11 January 2021
Sahar Ammar graduated from our MAS in Transitional Justice, Human Rights and the Rule of Law (MTJ) back in 2017.
She currently works as Project Associate in the Middle East and North Africa (MENA) department of the Center for Humanitarian Dialogue (HD) in Geneva. In this position, Sahar focuses essentially on the Libyan conflict and the North African context and is engaged in HD’s mediation efforts aiming at supporting the peace process in Libya and the peaceful settlement of the Libyan crisis. Prior to that, Sahar conducted several research projects on questions related to conflict resolution and transitional justice topics including on truth commissions, enforced displacement, and housing, property and land rights (HLP) in the MENA region.
The programme provides an open space for students to share comparative experiences and lessons learned from the international context. It tackles and covers in great depth all aspects of transitional justice (TJ) that range from the truth revealing process, reparations, reconciliation, dealing with the past, to questions of justice, human rights, and international humanitarian law. In addition to classes, the programme also provides discussion platforms through a series of TJ café and seminars during which students can develop comprehensive knowledge on comparative case studies. And last but not least, the programme offers internship opportunities with a wide array of organizations that help students consolidate their academic and practical knowledge.
The teaching strategy is instrumental in developing the expertise of students in transitional justice and improve their research and practical skills. The programme allows students to combine theory and practice through lectures, practical work, field studies, and internship opportunities. It brings together expertise from diverse fields as well as leading academic experts and practitioners. The interactive classroom environment encourages students to think actively and places them at the heart of the transitional justice field.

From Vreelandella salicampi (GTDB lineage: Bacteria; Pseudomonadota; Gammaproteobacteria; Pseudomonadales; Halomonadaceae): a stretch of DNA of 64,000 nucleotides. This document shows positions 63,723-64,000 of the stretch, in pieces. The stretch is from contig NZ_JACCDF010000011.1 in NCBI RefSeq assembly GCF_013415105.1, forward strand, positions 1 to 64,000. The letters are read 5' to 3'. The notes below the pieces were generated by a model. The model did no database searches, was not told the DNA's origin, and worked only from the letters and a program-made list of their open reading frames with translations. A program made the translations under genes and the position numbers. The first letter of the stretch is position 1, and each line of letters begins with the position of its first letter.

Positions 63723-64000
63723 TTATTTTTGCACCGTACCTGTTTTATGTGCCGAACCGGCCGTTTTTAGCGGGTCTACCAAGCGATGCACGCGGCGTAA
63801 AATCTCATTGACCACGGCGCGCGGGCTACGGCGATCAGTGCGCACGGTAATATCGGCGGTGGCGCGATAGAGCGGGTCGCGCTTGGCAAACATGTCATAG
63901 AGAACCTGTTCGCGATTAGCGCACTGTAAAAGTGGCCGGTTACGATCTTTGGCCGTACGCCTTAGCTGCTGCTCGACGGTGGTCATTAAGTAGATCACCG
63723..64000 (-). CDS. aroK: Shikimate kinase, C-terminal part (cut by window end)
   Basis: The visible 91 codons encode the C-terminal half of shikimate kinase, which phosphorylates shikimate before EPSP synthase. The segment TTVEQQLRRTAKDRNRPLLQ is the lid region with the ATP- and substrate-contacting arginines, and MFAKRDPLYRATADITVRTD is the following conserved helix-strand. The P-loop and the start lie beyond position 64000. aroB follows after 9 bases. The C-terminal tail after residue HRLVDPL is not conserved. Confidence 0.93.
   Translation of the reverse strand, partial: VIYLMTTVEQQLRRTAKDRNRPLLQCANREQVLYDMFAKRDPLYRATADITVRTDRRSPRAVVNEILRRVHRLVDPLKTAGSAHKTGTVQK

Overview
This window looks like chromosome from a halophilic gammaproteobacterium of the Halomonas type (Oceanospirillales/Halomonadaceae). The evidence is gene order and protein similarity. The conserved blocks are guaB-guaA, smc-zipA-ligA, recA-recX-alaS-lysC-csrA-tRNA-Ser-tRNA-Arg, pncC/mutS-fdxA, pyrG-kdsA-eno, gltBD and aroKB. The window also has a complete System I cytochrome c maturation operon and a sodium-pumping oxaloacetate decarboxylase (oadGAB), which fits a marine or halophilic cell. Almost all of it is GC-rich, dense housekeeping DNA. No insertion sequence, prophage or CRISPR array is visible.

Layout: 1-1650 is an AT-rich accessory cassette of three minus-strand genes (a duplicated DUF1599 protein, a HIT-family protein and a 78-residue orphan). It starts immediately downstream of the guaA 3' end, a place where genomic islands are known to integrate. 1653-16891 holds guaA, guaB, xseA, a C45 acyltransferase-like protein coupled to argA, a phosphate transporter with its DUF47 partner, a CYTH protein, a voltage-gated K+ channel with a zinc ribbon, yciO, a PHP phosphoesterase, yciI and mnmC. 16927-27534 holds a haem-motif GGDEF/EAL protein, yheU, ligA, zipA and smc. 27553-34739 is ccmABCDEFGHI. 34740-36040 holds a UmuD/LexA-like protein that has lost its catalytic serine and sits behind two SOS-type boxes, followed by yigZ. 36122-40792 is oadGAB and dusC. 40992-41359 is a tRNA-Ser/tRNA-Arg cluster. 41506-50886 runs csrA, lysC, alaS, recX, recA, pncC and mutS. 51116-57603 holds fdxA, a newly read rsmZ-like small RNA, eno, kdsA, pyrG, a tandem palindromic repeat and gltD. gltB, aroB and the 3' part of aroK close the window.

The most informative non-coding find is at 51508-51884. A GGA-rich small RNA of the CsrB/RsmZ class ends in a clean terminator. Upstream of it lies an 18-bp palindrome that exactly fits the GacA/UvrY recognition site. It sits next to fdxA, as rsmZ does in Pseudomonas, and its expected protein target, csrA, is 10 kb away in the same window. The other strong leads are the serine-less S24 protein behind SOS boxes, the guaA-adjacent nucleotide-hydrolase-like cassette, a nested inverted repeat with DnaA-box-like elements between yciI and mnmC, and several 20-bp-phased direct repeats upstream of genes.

I can list two unforgettable memories, among others. The first was at the very start of the programme when the Head of the Tunisian Truth and Dignity Commission came to speak about the Tunisian experience in transitional justice at the opening lecture. I felt very proud to see that the path of transitional justice in Tunisia was being presented and discussed. This shows again the broad diversity of case studies in the programme. The second memory was the study trip to Nuremberg, which was fascinating and enlightening. During the trip, I learned a lot about the Nuremberg process and its major contribution to international criminal law and the criminal justice process as a key pillar of transitional justice.
The programme allowed me to be exposed to a considerable diversity of comparatives experiences and contexts. It helped me to develop a sustainable knowledge network and strong research skills. It was also instrumental in acquiring knowledge and practice in a wide array of disciplines related to transitional justice.